I currently have a laboratory that is set up for laser based research and has the T2 free-piston shock tunnel installed.  T2 was first commissioned in the mid 1960s at the Australian National University and ran continuously until 2002.  In 2004, with the closing of the hypersonics facilities at the ANU (where Australian Hypersonics research first began), both T2 and a larger double-diaphragm shock tube facility DDT were transferred to UNSW Canberra, and the ANU T3 flagship tunnel was moved initially to North Queensland and then to Oxford University where it became the T6 facility.   The small T2 tunnel was in storage at the University of New South Wales for nearly 20 years before being recommissioned in the School of Engineering at the ANU, a process that should be completed in 2024.  T2 is a small facility with a short test time, but can operate at total enthalpies of up to 20 MJ/kg, making it suitable for investigating thermochemical effects of re-entry flows.  The test time of the facility is around 300 microseconds.  At UNSW, DDT was converted into a free-piston shock tunnel and renamed T-ADFA.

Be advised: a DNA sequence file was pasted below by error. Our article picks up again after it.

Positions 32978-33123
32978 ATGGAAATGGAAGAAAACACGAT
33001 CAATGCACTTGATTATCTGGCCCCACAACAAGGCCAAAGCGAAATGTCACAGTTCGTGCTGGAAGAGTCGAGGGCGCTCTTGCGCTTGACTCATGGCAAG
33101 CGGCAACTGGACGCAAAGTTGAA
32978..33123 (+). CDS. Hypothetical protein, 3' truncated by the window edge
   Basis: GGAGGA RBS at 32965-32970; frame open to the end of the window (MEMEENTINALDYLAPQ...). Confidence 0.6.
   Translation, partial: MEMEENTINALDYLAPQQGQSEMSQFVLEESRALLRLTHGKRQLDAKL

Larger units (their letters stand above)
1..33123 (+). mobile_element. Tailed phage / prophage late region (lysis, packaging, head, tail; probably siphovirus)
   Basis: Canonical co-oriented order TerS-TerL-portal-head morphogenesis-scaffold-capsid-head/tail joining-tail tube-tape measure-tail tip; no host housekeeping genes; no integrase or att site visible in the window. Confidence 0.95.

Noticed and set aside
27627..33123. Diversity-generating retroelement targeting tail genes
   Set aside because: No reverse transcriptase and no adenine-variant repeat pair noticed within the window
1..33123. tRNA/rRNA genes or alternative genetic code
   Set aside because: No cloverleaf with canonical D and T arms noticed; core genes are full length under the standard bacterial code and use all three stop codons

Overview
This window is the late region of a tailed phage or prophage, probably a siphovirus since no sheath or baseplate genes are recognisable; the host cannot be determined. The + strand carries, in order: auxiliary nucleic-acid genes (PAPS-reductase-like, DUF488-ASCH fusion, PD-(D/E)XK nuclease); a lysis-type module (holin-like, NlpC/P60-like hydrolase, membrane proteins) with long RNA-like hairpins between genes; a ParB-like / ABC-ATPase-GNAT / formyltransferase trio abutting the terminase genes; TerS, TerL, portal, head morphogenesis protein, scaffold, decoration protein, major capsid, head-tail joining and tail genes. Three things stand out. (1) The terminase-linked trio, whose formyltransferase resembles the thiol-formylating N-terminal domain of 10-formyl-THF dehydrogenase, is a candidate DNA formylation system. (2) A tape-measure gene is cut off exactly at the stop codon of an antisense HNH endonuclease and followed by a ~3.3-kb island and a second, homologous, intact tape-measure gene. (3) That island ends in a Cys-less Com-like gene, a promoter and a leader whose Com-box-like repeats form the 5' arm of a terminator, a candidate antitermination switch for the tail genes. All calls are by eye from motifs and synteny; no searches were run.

• T2
  • T-ADFA
  • ANU Laser diagnostics equipment